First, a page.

The pulse of our church-wide network of connection is racing in recent weeks. Anxiety has spiked for some persons with the reemergence of deliberations around John Howard Yoder’s sexual abuse along with the church’s prolonged failure to act decisively to prevent further victimizations and to seek healing. On the other hand, many persons are relieved that we’re talking about it; animated by and even hopeful about this opportunity to learn and grow as a people.
In what I read in the press and blogosphere or receive personally in emails and conversations, what intrigues me is who or what we choose to fault—whether JHY; or the “angry women”; or former church leaders; or current church leaders; or systemic forces like patriarchy, sexism, white male power; or a younger generation that doesn’t understand the historical context; or malevolent demonic powers…. You get the picture. Most of us tend to name the problem quite narrowly.
I think it’s absolutely essential to do the truth-telling work required to assess responsibility where it appropriately lies. Healing and reconciliation will not happen until that work is undertaken (and there will soon be reports from the discernment group convened by Ervin Stutzman about that).
But if we focus too narrowly on who or what is at fault, we may miss out on the generative conversations we must have in order to grow in maturity as a people of faith. As an educator, I recognize this as a profoundly teachable moment in our church—and for that I am hopeful!
I’ve listed below some of the additional conversations we should be having throughout the church—and are having at places like AMBS. This Practicing Reconciliation blog will become a platform for speaking to some of them by our AMBS faculty.
- “How do we have a richer conversation about power—abuse of power, yes, but also nurturing power, power for justice, power for good? How can men and women each acknowledge the power they wield and commit to work collaboratively for the well-being of our communities?”
- "How can the church better create space for worship and transformative change both for those whose immediate, salient experience is having been sinned against and those whose immediate, salient experience is that of having sinned against others?"
- "What are the proactive steps that some congregations and church organizations have already taken to help guard against physical and sexual abuse in our homes and churches and where have we fallen short? How can we be helpful to each other in making our churches and communities safer places?"
- "How many of our families and congregations are able to talk thoughtfully about our sexual selves in relation to our lives of faith? What needs to happen so we can speak honestly and relevantly about Christian sexual ethics in ways that permit personal growth, healing, forgiveness, and joy?"
- “What would a positive theology of friendship between women and men entail? How do we make space for friendships between persons who deeply respect each other and communities where we so genuinely love each other as beloved children of God that we wouldn't think of crossing boundaries?”
- “We must have an in-depth discussion about the face of Grace and the shape of forgiveness, especially in the absence of a perpetrator's public confession. How can we explore the deeper issues of evil and grace theologically and jointly along with the psychological dynamics that tend to dominate the conversation thus far? Can we prayerfully visualize the kind of healing and wholeness longed for in light of God’s desire to reconcile all things?”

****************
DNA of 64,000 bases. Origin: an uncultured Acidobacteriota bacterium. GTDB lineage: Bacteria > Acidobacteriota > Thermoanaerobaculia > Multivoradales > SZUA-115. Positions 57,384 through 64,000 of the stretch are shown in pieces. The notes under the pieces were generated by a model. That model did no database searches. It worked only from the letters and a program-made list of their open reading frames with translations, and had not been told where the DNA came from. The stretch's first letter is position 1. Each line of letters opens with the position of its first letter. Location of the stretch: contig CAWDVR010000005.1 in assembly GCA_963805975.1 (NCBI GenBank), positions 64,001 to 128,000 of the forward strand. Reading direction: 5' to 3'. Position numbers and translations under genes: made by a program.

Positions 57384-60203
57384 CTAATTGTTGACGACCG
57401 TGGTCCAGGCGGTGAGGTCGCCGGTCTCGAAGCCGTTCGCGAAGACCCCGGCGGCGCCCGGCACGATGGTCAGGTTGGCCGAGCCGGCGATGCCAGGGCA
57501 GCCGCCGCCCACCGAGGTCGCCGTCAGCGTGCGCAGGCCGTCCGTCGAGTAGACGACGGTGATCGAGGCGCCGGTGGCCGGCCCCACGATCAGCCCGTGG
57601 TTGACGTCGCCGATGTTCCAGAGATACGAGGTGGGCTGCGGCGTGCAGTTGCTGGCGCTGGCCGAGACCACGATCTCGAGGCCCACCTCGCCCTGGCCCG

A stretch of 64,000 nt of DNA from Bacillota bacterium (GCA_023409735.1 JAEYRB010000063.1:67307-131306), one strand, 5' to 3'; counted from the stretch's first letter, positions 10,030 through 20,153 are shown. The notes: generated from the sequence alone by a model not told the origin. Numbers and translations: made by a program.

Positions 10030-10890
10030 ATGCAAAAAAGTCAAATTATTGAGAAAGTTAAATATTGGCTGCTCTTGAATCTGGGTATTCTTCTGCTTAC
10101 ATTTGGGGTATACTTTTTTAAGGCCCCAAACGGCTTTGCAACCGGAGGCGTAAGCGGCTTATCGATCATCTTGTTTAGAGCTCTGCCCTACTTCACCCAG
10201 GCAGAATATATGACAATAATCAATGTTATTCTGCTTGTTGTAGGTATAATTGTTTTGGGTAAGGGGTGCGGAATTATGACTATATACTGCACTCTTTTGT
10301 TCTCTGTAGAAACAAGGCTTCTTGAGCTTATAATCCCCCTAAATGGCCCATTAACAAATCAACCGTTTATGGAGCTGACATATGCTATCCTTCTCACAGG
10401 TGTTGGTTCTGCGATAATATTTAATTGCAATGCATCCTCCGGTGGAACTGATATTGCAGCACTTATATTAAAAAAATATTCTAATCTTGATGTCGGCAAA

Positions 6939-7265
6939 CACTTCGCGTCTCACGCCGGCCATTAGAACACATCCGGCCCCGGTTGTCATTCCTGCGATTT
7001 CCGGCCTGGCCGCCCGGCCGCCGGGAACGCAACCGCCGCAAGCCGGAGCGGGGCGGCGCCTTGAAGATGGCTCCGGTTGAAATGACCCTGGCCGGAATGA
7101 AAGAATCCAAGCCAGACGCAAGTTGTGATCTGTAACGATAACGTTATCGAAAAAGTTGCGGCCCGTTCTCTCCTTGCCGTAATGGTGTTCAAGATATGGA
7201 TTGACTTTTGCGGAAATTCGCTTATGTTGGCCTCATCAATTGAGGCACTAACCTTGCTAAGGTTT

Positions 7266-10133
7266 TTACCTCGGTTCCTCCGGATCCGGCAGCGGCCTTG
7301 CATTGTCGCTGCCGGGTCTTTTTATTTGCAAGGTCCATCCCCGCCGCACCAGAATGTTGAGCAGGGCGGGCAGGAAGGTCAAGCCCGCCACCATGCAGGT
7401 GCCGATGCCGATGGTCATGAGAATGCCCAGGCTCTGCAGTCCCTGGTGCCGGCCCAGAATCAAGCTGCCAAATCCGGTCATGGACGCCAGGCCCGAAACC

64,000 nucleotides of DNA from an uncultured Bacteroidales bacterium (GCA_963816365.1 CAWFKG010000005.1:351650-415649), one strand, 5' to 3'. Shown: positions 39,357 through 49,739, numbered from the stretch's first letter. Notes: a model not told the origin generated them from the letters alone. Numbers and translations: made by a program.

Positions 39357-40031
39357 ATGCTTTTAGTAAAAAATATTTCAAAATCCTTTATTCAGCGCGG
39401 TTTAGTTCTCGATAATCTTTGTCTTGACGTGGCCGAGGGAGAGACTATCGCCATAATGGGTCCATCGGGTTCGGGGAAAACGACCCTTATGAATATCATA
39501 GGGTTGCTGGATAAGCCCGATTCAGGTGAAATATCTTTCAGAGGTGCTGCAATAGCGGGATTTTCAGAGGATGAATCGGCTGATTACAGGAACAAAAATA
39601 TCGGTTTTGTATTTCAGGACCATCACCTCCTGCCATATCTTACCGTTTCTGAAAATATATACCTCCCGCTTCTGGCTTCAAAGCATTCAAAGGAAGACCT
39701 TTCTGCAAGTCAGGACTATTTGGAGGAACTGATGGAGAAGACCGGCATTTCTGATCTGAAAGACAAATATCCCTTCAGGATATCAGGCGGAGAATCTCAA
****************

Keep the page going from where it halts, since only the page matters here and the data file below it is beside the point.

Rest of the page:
- “What can we learn by revisiting Yoder’s theology in light of his abusive behavior to ask how patriarchal tendencies in the 1940s and 50s helped shape Yoder in damaging ways, asking questions such as are his "politics of Jesus" overly masculine? Does his vision of ecclesial process insufficiently account for power imbalances? etc.”
- “How do we do theology with real, broken people as our guides? Many of the people whose work shapes our ethics, worship and life together were broken in their personal and academic lives. How do we hold the tension of exclusion and embrace: excluding the things that are oppressive, embracing the things that are helpful? How do we consciously read and assess their work in ways that critically examine what they call us to and boldly name the places where their thinking falls short?”
- “How do we create an ethos in which persons of great intellectual power are in close relationships of spiritual (including behavioral) accountability? Biblical understandings of the interdependence of gifts and psychological insights into multiple intelligences offer us tools for overcoming the ‘intimidation factor’ that hides abusive behaviors and deforms community. Great intellectual power which does not submit itself to Christ's Lordship is another rebellious and fallen power—and should be so named.”
- “What are the resources of the Scriptures that tell it like it is—the raw and redemptive truth—whether the rape of Tamar, or Jesus’ clear word that ‘Everyone who looks at a woman with lustful intent has already committed adultery with her in his heart?’”
These are a few of the conversational topics that grow out of this teachable moment in the life of our church. What are topics that you’re engaged in or wish would happen as we practice reconciliation in our diverse communities?
I’m reminded of the apostle Paul’s exhortation: “Finally, beloved, whatever is true, whatever is honorable, whatever is just, whatever is pure, whatever is pleasing, whatever is commendable, if there is any excellence and if there is anything worthy of praise think about these things” (Philippians 4:8).